More than 110,000 customers in North America will get high-speed Net access via cable systems by year's end, a tenfold increase for the year, according to a study to be released tomorrow.
The report by Kinetic Strategies is consistent with its initial market forecast issued in April. "Although cable modem customers in North America now account for a minuscule portion of the overall residential Internet access market, broadband cable Internet services are beginning to have a significant impact in specific communities where they are offered," the study says.
|Two-way cable modem customers projected by year's end|
|Time Warner Cable||29,000|
|Cox (@Home affiliate)||15,000|
|Rogers Cablesystems (@)||11,000|
|Cablevision Systems (@)||2,000|
|Source: Kinetic Strategies Inc.|
Analysts have been paying close attention to these figures, not only to gauge the success of newly public companies such as @Home but also to measure the growth of cable modem access vs. DSL (digital subscriber line). As previously reported, Baby Bells such as US West and SBC Communications as well as start-ups such as Covad Communications are gearing up to or are already rolling out DSL. (See related story)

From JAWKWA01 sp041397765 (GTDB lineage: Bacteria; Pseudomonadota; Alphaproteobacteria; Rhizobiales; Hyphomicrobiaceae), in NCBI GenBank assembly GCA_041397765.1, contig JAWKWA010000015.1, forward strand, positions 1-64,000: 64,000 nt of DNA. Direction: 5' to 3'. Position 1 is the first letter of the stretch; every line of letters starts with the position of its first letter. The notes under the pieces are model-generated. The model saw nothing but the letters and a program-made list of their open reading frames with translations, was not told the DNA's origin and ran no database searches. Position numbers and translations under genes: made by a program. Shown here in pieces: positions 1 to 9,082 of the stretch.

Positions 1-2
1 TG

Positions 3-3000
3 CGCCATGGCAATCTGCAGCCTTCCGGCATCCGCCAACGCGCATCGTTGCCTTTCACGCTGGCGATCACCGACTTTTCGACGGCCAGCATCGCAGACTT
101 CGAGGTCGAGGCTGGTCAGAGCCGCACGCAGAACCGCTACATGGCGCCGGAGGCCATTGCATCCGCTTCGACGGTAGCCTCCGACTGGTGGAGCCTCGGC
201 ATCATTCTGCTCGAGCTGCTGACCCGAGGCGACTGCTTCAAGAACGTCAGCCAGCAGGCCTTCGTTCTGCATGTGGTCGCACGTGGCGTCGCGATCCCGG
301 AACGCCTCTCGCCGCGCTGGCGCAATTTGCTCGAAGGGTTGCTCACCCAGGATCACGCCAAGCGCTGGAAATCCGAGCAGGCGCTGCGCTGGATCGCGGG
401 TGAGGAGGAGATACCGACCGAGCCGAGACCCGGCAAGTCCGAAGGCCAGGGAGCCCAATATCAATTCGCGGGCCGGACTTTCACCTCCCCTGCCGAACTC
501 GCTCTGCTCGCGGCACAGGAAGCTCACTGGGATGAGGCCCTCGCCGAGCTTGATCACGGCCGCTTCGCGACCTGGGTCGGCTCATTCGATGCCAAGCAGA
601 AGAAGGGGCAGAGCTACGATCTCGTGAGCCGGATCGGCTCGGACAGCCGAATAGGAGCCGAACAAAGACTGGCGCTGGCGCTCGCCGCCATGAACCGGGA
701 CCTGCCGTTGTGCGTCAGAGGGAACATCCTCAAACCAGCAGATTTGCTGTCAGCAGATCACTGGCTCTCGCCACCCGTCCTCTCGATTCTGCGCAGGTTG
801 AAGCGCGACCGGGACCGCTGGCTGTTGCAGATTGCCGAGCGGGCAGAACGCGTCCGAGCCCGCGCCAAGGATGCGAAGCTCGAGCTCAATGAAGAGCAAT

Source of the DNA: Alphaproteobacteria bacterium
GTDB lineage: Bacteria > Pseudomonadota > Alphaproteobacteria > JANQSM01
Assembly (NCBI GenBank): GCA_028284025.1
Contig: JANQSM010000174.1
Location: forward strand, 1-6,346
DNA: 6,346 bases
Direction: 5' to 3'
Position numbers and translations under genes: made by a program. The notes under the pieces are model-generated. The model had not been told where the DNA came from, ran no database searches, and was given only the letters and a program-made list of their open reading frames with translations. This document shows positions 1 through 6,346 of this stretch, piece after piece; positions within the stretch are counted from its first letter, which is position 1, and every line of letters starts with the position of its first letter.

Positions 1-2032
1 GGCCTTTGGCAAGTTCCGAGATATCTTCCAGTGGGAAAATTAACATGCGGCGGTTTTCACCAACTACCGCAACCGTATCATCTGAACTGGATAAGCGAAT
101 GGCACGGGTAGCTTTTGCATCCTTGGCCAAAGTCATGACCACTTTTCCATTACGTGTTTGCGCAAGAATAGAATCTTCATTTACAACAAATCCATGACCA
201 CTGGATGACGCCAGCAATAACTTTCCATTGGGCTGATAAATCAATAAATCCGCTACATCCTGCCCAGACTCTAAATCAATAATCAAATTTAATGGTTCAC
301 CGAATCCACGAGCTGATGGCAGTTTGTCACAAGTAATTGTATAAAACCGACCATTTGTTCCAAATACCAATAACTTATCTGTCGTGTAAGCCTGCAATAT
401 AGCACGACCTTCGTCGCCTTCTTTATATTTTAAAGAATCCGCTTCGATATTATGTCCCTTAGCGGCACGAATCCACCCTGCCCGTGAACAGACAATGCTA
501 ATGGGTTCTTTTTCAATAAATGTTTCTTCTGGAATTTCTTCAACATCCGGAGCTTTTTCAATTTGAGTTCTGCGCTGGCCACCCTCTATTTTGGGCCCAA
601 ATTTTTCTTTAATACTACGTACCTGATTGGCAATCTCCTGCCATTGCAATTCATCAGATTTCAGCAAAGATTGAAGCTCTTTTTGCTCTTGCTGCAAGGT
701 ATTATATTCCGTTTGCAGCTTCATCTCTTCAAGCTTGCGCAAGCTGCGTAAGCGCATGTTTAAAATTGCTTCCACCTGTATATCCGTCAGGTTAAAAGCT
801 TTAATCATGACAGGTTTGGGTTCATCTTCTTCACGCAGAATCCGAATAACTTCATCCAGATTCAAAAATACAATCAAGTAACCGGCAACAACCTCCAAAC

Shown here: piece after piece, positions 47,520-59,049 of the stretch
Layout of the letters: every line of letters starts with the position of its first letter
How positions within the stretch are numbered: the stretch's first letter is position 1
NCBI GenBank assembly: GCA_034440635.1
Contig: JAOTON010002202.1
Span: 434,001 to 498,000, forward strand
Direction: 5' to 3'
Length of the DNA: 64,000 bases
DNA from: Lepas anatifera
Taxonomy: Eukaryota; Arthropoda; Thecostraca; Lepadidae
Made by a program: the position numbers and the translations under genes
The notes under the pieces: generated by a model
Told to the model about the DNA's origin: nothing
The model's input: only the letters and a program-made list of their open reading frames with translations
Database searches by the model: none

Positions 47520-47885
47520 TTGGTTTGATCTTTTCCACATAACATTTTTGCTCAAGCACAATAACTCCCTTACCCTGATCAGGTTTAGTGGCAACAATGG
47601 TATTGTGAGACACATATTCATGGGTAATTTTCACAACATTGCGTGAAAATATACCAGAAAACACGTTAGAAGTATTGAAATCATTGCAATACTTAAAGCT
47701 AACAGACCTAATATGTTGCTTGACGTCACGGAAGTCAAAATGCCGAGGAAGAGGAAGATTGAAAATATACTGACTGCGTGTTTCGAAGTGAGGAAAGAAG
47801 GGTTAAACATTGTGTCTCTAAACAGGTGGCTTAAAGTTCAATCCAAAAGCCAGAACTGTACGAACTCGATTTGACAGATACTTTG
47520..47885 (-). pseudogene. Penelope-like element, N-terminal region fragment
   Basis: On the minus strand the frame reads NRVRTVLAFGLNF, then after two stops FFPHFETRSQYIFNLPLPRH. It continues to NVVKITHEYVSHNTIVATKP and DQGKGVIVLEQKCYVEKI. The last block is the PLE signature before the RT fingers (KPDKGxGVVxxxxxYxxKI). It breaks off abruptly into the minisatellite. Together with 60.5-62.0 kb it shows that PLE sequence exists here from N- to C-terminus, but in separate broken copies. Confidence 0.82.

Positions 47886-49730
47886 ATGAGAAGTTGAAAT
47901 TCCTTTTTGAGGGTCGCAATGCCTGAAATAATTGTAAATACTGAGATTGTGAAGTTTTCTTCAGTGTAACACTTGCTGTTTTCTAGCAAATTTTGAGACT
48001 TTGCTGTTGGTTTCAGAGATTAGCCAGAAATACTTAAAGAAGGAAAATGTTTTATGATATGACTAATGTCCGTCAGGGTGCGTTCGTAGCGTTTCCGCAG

The number now stands at about 90,000 subscribers, Michael Harris, president of Kinetic Strategies, said today. That is more optimistic than the 70,000 figure reported by Yankee Group today. (See related story)
By year's end, two-way cable modem service will be commercially available to 9 million homes, or nearly 9 percent of all homes with cable available to them passed in North America.
Time Warner's Road Runner will log 29,000 subscribers by year's end, compared to 48,000 for the @Home affiliates Cox, Rogers, Comcast, Tele-Communications Inc., and Shaw Communications. US West's MediaOne will get an estimated 17,000 subscribers by year's end.
Kinetic reiterated its prediction that the number of two-way cable modem subscribers in North America will reach 200,000 in the second quarter of next year and beyond 1 million by mid 1999.